Facing repeated rate increases of up to 78%, residents of the small town of Felton, California, organized to buy back their water system from a subsidiary of a huge German corporation. By applying the pressure of an eminent domain lawsuit, the community won local ownership and control of its water.
Felton Water System
FLOW staged a play about Felton's battle with a water corporation
In 2002, California American Water Co. bought the water system of Felton, population 6,000, in the coastal redwoods outside Santa Cruz. Cal-Am, a subsidiary of American Water, which is in turn owned by German energy and water giant RWE, immediately sought to raise rates 78%.
Felton residents organized a citizens group called Felton Friends of Locally Owned Water (FLOW), with support from the Santa Cruz County Board. Despite their protests, the California Public Utilities Commission allowed Cal-Am a 44% rate increase. The company soon asked for another rate hike of 60%.
FLOW put a property tax increase on the local ballot to raise $11 million to buy the water system. The measure passed in July 2005, with 74.8% of the vote and the San Lorenzo Valley Water District offered $7.6 million to buy the Felton system from Cal Am. Cal-Am valued the system at $25 million and refused to sell, so the Felton residents and the county started eminent domain proceedings.
Less than a week before the eminent domain trial was to start, in May 2008, Cal-Am agreed to sell the system to the water district for $10.5 million. The deal included 250 acres of forested watershed land.
The shift to public ownership cut the average customer's base bi-monthly water bill from $183 to about $86. However, with the higher taxes to buy the system, the total average cost comes to roughly $177 every two months.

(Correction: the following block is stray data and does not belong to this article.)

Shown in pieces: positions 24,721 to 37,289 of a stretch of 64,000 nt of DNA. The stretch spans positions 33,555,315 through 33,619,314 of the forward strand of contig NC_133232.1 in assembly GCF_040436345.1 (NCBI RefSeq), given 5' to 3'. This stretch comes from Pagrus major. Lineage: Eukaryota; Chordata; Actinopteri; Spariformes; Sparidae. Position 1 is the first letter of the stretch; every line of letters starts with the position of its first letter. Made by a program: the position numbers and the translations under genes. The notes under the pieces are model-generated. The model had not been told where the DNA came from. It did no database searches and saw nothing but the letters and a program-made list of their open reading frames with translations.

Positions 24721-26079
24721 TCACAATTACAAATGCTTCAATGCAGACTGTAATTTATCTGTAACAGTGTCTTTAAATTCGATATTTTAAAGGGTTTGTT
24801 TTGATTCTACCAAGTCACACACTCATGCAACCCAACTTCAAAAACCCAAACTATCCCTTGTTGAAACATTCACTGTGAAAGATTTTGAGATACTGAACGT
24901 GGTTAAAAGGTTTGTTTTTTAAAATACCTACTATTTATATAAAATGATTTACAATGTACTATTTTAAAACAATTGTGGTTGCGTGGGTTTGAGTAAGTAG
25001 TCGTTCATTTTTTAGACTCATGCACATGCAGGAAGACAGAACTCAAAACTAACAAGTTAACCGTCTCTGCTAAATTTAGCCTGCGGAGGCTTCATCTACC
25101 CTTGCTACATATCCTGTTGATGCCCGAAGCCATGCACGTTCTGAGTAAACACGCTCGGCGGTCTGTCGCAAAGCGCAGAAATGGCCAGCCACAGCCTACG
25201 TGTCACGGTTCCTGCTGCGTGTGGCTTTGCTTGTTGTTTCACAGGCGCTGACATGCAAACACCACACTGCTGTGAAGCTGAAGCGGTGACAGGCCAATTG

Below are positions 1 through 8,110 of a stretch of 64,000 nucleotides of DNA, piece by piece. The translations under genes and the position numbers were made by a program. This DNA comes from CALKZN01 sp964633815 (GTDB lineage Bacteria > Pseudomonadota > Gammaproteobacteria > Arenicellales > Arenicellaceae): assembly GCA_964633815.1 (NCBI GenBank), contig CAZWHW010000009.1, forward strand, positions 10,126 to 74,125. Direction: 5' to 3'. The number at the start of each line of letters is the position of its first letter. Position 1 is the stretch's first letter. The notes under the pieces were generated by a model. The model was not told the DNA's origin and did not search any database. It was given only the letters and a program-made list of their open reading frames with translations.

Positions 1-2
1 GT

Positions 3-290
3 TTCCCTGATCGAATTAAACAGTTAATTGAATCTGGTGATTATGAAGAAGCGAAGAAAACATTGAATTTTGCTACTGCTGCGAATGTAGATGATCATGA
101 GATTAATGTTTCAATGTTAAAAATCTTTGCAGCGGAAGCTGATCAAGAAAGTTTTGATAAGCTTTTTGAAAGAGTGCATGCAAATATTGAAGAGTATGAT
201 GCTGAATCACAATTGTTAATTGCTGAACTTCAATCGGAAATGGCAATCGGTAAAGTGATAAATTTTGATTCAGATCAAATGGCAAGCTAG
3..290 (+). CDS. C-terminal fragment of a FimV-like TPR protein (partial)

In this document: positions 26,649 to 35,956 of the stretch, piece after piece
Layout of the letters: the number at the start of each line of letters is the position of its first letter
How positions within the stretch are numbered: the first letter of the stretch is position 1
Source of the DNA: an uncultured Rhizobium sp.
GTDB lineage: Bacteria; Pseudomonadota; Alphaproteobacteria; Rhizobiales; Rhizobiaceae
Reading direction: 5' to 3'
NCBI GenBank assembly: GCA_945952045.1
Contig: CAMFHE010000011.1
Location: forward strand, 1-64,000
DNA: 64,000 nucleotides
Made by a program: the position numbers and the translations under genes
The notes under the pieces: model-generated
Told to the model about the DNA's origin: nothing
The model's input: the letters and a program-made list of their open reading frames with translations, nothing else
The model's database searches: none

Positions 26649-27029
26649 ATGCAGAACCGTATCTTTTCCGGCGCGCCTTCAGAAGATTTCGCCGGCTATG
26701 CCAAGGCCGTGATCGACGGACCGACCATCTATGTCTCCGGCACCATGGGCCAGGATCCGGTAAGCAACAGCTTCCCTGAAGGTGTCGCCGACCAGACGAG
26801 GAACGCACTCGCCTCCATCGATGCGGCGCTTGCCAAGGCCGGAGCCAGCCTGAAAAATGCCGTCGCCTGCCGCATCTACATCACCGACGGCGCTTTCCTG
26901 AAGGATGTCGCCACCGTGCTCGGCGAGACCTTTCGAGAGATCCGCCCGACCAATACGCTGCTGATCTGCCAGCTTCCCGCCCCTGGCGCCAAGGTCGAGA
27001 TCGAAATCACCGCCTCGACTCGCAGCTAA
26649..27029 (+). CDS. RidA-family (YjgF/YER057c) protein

In January 2009, the San Lorenzo Valley Water District raised its rates 30% over the next three years. While some Felton residents complain about continued rate increases with the public system, the private company had previously imposed much steeper increases. According to the California Public Utilities Commission 2008 annual report,Cal Am requested a 2009 rate increase of 80% for water systems it still owned.
Felton voters were galvanized primarily by the steep rate increases. They also were frustrated with consistently poor customer service and shoddy maintenance. On evenings and weekends, customers' calls were answered by a call center in Alton, Ill., where the operators were ill-equipped to solve any problems, according to FLOW leader Jim Graham. There were repeated reports of lost water pressure, causing concern about possible contamination of the system, and hazards such as ditches left poorly covered. One winter, a main line repair took five months, tying up morning and evening traffic on the main artery in and out of San Lorenzo Valley.
Friends of Locally Owned Water (FLOW) was a grassroots organization of community members, with some assistance from the national organization Food and Water Watch. FLOW had about 70 committed volunteers and a strategy of making personal contact at least three times with more than 1,000 local households.
FLOW raised money for legal fees via bake sales, garden tours, dances and other community events, and then turned to the Intervener Compensation Program that provides financial resources for residential and small business utility companies to intervene in rate request before the Public Utilities Commission.
After Felton's victory over Cal-Am, several members of FLOW decided to offer the benefit of their experience to other community groups interested in regaining public control of their water systems. They have helped organize similar efforts in Monterey, Aptos, Spreckels and Chattanooga, Tenn.